2017, Book review

The Things We Learn When We’re Dead by Charlie Laidlaw #Review @claidlawauthor @AccentPress


TTWLWWD.jpgWith elements of The Wizard of Oz, The Hitchhiker’s Guide to the Galaxy and The Lovely Bones, The Things We Learn When We’re Dead shows how small decisions can have profound and unintended consequences, and how sometimes we can get a second chance.

On the way home from a dinner party she didn’t want to attend, Lorna Love steps into the path of an oncoming car. When she wakes up she is in what appears to be a hospital – but a hospital in which her nurse looks like a young Sean Connery, she is served wine for supper, and everyone avoids her questions.

It soon transpires that she is in Heaven, or on HVN. Because HVN is a lost, dysfunctional spaceship, and God the aging hippy captain. She seems to be there by accident. Or does God have a higher purpose after all?

At first Lorna can remember nothing. As her memories return – some good, some bad – she realises that she has decisions to make and that she needs to find a way home…

Published by Accent Press January 26th 2017

Amazon UK | Amazon US

My Review

I’d seen the cover for The Things We Learn When We’re Dead hovering around social media and it stood out making me want to know more about the book, so when I read the description and got the chance to read the book I of course jumped at the chance.

Described as a modern fairy-tale of love and loss and, for those readers who want to make the connection, a retelling of The Wizard of Oz, I was really eager to see how The Things We Learn When We’re Dead would go. I loved The Wizard of Oz when I was wee and if I’m totally honest I still do so I had high hopes and I wasn’t disappointed at all.

Lorna Love is young, has her whole life ahead of her until one evening she steps in front of a car. When Lorna wakes up she’s in a strange room, she can’t remember anything and is served wine for supper. What then follows is the story of Lorna remembering her life, her childhood, the decisions she’s made and the big question, why did God pick her?

What a wonderful story this was, and one I’m so happy I’ve read. With the story beginning with the END and Lorna’s demise we slowly learn about Lorna as she herself remembers her past growing up in North Berwick, her family life, her move to Edinburgh to train to become a solicitor and so much more. Lorna is such a great character, there was a realness to her and it was very easy to get swept away in Lorna’s story. I couldn’t help feeling all the emotions as Lorna’s life was revealed, it was very easy to fall into this story and become invested.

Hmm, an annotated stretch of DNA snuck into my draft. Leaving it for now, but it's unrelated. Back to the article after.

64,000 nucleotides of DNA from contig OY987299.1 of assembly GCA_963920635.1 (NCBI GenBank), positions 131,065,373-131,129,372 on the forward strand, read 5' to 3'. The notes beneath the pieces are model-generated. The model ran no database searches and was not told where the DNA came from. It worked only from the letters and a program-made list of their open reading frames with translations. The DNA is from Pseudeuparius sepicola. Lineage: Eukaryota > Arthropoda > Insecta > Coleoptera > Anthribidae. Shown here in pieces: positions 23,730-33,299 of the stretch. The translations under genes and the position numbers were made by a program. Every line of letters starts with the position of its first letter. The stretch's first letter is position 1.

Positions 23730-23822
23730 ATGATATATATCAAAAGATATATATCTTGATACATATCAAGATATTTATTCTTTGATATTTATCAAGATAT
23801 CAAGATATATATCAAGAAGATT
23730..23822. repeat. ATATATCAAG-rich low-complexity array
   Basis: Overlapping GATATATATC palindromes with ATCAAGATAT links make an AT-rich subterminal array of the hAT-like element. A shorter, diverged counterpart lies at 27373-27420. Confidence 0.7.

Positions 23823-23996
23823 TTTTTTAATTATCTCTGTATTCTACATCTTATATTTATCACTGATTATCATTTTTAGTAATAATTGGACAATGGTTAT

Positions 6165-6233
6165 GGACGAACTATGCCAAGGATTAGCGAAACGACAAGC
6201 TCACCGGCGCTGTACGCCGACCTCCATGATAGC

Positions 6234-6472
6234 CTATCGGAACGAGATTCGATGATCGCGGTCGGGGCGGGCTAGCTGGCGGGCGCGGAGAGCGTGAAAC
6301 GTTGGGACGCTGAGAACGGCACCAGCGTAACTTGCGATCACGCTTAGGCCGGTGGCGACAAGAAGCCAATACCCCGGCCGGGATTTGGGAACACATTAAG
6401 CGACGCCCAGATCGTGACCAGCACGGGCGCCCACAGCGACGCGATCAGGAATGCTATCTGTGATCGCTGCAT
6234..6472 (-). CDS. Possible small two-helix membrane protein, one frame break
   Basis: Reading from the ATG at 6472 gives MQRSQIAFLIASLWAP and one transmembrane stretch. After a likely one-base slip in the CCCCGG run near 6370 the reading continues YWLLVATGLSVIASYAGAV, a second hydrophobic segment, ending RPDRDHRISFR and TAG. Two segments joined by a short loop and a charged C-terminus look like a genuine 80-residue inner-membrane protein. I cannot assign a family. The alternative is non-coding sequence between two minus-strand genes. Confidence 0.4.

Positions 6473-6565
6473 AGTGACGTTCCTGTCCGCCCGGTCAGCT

I will admit when I started this book I thought I was going to be reading a quirky sci-fi take on the Wizard Of OZ, I wasn’t expecting what I got which was a story that shows you that what ever decision you make, whether it be small or large, it can have an impact on not only your life but others as well. It’s a story about acceptance, about how we can’t change the past but maybe, just maybe we can change the future. Oh and also hamsters, yes you read that right, hamsters. The pesky little things that have taken over Heaven or HVN as it is now called.

Filled with wonderful characters, The Things We Learn When We’re Dead is a fantastic story that is incredibly well written. It’s quite a chunky book but I got so engrossed, before I knew it I was at the end. It’s unique, thought-provoking, sad and oh so funny at times. It really is an all rounder and one I’ll highly recommend.

I’ve found it really hard to write this review with the fear I’ll give away any spoilers so what I will say is that The Things We Learn When We’re Dead is definitely worth a read, I think it will appeal to many and its a story that stays with you.

My thanks got to the author for this copy in exchange for my honest and unbiased review.

About the author

Charlie Laidlaw was born in Paisley and is a graduate of the University of Edinburgh. He has been a national newspaper journalist and worked in defence intelligence. He now runs his own marketing consultancy in East Lothian. He is married with two grown-up children.

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